Across nearly every major U.S. city last year, there was a decline in both business inventories and imports, leading to a reduction in the movement of goods through distribution centers nationwide. However, this trend might be short-lived.
Key economic indicators are already suggesting a rebound in the recent weakness in industrial tenant demand. The sector, which showcased robust commercial real estate performance during the pandemic, could be on the brink of resurgence.
The majority of large U.S. industrial properties serve as facilities for unloading and sorting truckloads of imported merchandise before redistributing them to their final destinations. The flow of goods through the supply chain plays a pivotal role in driving businesses to lease industrial space, a correlation supported by data.
Over the past two decades, the two economic indicators most strongly linked to U.S. industrial space demand have been nationwide spending on goods and the inventory held by U.S. businesses. Both indicators were gaining momentum as we entered 2024.
Consumers’ purchasing power is on the rise as inflation gradually subsides, and wages continue to increase. In the past 12 months, inflation-adjusted personal income has surged by 4.3% nationwide, surpassing the average annual growth of 2.7% in the five years before the pandemic.
With increasing purchasing power, U.S. households are viewing the economic environment more favorably. The University of Michigan Consumer Sentiment Index has shown a notable surge since January, maintaining an upward trajectory since June 2022. Additionally, a nationwide survey by the New York Federal Reserve indicates an increasing percentage of households expecting better financial conditions in the coming year.
Crucially for industrial property performance, rising incomes and improved economic sentiment are driving higher spending on retail goods. After a two-year stagnation from mid-2021 to mid-2023, inflation-adjusted spending on consumer goods is now accelerating, fueled by slowing inflation and a resurgence in consumer confidence.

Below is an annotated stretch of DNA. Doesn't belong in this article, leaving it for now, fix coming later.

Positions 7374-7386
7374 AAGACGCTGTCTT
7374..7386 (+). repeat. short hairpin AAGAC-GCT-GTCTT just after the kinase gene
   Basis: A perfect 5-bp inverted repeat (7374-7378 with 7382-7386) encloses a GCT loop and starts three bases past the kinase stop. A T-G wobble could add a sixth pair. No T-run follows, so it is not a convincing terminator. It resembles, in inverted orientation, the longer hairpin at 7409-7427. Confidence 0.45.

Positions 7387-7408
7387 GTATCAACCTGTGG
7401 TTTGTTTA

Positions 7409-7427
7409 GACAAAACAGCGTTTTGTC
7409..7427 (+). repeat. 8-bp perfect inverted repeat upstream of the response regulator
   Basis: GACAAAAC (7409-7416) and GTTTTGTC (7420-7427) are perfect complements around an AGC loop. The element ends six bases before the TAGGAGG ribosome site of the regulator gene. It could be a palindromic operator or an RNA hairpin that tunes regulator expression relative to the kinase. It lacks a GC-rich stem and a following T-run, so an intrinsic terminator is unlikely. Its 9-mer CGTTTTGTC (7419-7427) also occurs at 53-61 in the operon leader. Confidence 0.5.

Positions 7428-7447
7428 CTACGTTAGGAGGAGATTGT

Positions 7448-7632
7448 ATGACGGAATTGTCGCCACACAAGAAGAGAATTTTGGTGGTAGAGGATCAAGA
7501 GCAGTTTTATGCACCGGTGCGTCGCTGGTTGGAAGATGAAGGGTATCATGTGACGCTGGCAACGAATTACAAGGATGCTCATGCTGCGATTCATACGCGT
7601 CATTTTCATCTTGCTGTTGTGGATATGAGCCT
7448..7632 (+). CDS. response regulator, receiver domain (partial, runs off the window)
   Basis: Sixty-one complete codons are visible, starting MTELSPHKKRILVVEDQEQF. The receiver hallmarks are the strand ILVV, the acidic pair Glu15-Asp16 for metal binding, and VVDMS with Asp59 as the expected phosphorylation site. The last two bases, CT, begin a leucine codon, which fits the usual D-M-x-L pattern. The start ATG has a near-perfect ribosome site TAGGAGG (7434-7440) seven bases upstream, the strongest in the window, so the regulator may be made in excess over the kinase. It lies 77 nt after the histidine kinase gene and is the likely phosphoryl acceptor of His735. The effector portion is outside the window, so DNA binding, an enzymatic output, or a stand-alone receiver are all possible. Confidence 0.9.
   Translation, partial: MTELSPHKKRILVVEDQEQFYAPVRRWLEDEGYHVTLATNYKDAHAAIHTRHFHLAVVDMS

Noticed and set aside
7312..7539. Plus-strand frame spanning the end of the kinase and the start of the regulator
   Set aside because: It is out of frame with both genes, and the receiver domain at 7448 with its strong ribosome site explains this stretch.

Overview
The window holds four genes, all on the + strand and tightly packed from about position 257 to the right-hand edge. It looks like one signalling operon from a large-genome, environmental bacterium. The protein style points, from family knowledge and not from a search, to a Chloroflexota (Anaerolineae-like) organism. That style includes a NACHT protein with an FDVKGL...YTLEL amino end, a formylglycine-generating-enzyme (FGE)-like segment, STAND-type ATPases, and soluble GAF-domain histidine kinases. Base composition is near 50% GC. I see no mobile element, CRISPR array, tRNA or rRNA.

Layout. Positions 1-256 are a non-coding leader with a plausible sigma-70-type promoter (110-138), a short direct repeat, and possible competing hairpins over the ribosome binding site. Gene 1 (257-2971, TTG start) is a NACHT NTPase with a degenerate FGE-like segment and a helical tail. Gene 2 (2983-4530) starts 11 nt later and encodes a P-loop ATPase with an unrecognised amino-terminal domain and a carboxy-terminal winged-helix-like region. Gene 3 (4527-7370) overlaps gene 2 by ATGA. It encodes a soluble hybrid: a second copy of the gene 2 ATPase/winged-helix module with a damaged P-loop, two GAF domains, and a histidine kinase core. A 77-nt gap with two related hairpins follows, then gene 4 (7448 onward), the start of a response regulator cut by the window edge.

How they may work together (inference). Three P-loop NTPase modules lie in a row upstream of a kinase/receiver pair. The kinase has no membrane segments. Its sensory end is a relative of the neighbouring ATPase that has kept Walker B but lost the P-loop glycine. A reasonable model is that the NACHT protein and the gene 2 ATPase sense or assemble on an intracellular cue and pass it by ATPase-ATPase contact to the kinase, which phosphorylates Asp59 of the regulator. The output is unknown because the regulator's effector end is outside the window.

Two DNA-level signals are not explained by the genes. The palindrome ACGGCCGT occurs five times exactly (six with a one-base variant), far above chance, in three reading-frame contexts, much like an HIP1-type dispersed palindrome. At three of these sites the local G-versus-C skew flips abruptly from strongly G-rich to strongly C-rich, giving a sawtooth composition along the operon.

Contrary to concerns about a decline in spending on goods, the reduction in business inventories observed throughout 2022 is reaching its conclusion. Retailers, anticipating a recession, spent the previous year selling excess inventory accumulated in 2022. However, major retailers such as Walmart and Target have reported leaner inventory levels in late 2023, and the U.S. business inventory-to-sales ratio is now below its pre-pandemic five-year average. Many companies have returned to building merchandise stockpiles, with U.S. business inventories excluding petroleum products and motor vehicles starting to rise again since October.
As inventory levels stabilize, retailers and wholesalers are no longer scaling back import orders. Year-over-year declines in goods imports, prevalent in most of the previous year, are now plateauing. These are clear indicators that the volume of products passing through U.S. ports, border crossings, and distribution centers is poised for growth in 2024, assuming the upward trend in retail goods sales continues.
While immediate improvements in industrial tenant demand may not materialize in early 2024, businesses will likely wait for sustained positive economic momentum from late 2023 before expanding their industrial footprint. Nevertheless, early signs point to a potential upswing in demand for industrial space.